COVID: POFMA orders issued over false 'Singapore variant' claims

·Editorial Team
·3-min read
Under the POFMA correction direction, Facebook, Twitter and SPH Magazines are required to carry the Correction Notice to all end-users in Singapore who use Facebook, Twitter and (PHOTO: Screengrab/
Under the POFMA correction direction, Facebook, Twitter and SPH Magazines are required to carry the Correction Notice to all end-users in Singapore who use Facebook, Twitter and (PHOTO: Screengrab/

SINGAPORE — Correction orders have been issued under the Protection from Online Falsehoods and Manipulation Act (POFMA) over false claims circulating online about a "Singapore variant" of COVID-19.

Singapore's Ministry of Health (MOH) said on Thursday (20 May) that the Minister for Health had instructed the POFMA Office to issue the correction directions to Facebook, Twitter and SPH Magazines as publisher of the HardwareZone forum. 

The platforms are required to carry a correction notice to their users in Singapore.

In controversial posts on Twitter and Facebook on Tuesday, Delhi's Chief Minister Arvind Kejriwal alleged that a variant of COVID-19 found in Singapore was particularly harmful to children and could cause a third wave of infections in India. He urged the Indian government to immediately ban all air services with Singapore.

In its press release on Thursday, MOH said, "There is no new 'Singapore' variant of COVID-19. Neither is there evidence of any COVID-19 variant that is 'extremely dangerous for kids'. The strain that is prevalent in many of the COVID-19 cases detected in Singapore in recent weeks is the B.1.617.2 variant, which originated from India. 

"The existence and spread of the B.1.617.2 variant within India predates the detection of the variant in Singapore, and this has been publicly known and reported by various media sources from as early as 5 May 2021," the ministry added.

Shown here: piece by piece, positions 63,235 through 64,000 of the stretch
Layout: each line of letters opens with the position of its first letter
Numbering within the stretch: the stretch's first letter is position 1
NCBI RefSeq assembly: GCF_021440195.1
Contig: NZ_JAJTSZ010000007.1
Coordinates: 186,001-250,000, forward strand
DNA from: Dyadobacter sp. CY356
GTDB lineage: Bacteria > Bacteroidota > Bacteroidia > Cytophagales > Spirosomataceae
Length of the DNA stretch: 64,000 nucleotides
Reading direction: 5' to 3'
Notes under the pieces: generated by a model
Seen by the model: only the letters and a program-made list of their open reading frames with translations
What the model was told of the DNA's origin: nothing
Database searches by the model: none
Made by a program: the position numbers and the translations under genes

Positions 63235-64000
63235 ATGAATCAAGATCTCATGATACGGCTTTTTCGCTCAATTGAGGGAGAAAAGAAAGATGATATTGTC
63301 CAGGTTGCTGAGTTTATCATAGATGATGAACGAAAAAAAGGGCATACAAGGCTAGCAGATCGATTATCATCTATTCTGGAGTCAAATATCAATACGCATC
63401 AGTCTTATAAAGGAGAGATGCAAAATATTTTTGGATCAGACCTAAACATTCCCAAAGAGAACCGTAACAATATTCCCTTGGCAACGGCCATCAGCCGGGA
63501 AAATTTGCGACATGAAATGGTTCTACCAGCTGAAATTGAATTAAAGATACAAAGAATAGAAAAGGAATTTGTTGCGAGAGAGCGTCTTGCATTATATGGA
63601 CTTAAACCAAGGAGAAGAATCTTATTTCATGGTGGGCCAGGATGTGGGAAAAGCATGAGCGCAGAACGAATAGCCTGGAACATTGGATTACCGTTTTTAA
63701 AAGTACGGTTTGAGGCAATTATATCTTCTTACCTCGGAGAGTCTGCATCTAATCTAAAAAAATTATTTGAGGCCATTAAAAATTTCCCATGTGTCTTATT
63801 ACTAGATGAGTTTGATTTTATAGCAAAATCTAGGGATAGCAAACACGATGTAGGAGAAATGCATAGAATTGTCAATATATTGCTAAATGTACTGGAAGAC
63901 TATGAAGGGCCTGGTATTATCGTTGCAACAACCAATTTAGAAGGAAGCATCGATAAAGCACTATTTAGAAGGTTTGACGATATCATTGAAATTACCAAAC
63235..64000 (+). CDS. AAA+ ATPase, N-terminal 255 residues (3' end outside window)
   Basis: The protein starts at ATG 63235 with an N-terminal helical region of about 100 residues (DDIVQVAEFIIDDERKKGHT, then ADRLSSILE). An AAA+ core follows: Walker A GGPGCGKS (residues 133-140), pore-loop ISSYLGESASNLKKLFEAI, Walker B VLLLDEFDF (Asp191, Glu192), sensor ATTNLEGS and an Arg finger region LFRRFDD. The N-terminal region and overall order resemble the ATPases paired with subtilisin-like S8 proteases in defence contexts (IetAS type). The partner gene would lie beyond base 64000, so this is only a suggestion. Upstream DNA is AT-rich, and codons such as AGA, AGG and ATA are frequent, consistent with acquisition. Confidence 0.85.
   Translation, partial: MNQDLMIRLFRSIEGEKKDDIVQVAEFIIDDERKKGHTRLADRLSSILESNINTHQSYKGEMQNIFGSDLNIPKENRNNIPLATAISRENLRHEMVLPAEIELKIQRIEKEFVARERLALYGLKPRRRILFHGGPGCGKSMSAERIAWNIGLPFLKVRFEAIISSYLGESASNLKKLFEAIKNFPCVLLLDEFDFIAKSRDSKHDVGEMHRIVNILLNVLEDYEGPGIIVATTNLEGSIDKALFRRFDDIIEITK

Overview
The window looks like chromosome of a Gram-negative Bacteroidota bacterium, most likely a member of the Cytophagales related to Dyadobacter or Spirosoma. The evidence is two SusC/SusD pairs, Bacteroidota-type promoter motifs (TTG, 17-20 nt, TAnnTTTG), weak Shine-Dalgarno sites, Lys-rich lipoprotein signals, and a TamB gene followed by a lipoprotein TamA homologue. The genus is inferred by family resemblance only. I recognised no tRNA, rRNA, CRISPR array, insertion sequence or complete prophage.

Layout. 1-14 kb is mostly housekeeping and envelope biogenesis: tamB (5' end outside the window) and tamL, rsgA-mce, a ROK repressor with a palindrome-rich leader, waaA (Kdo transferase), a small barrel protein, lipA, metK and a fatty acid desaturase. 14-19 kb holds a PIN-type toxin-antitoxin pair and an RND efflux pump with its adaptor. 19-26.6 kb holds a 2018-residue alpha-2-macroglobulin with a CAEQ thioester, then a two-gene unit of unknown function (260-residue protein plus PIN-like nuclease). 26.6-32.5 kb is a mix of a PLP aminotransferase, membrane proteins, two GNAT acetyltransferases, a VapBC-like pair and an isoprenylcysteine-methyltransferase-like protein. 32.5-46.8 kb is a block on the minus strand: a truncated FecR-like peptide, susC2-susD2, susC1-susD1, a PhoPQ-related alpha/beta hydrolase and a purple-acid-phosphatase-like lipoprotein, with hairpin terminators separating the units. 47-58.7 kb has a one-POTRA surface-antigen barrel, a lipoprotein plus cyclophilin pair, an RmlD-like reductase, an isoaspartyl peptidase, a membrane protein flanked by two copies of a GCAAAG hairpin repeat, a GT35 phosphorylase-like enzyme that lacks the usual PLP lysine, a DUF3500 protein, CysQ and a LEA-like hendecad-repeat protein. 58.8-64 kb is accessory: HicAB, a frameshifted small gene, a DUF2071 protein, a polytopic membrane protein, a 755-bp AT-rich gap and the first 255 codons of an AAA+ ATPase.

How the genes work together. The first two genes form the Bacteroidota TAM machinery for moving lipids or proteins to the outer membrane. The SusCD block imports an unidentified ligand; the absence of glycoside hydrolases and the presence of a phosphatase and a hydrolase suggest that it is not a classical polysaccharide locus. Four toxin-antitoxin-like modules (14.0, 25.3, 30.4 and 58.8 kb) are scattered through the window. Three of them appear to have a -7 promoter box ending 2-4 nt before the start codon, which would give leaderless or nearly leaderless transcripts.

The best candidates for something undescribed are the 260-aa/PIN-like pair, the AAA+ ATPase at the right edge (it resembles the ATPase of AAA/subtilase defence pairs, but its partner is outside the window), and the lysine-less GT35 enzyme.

MOH advised members of the public not to speculate or spread unfounded rumours, and to visit its website for latest information on COVID-19.

'Irresponsible comments'

The POFMA orders come a day after India's External Affairs Minister Dr. S. Jaishankar and his ministry spokesperson both slammed Kejriwal over his false claims. 

Dr Jaishankar said, "Singapore and India have been solid partners in the fight against Covid-19. Appreciate Singapore's role as a logistics hub and oxygen supplier. Their gesture of deploying military aircraft to help us speaks of our exceptional relationship.

"However, irresponsible comments from those who should know better can damage long-standing partnerships. So, let me clarify – Delhi CM does not speak for India," he added.

Meanwhile, India's Ministry of External Affairs spokesperson Arindam Bagchi said, "Singapore Government called in our High Commissioner today to convey strong objection to Delhi CM's tweet on 'Singapore variant'. High Commissioner clarified that Delhi CM had no competence to pronounce on Covid variants or civil aviation policy."

Earlier on Wednesday, Singapore's Ministry of Foreign Affairs said it "regrets the unfounded assertions" made by Kejriwal.

"MFA is disappointed that a prominent political figure had failed to ascertain the facts before making such claims," it added.

Unfounded assertions

Kejriwal's comments were first published on Tuesday by the Hindustan Times ("Coronavirus variant found in Singapore can be India's 3rd wave, extremely dangerous for kids, warns Arvind Kejriwal") and NDTV (“Stop Singapore Flights: Arvind Kejriwal To Centre Over New Covid Strain”).

Singapore's health ministry later the same day rejected the claims, saying "There is no truth whatsoever in the assertions found within the reports."

The ministry had on Saturday flagged the challenge of the B.1.617 variant of COVID-19 prevalent in South Asia, saying the strain is not just a Singapore problem but a global one, as highlighted by the World Health Organisation.

The number of imported cases from South Asia over the past 28 days was 271, MOH said then.

MOH previously reported a total of 131 cases of the India variants – B.1.617 and B.1.617.1-3 – detected in Singapore as of 3 May.

In its latest report based on submissions from Singapore's researchers on 28 April, Gisaid, the world's largest database of novel coronavirus genome sequences, reported a total of 156 cases of the India variants in Singapore over the past four weeks.

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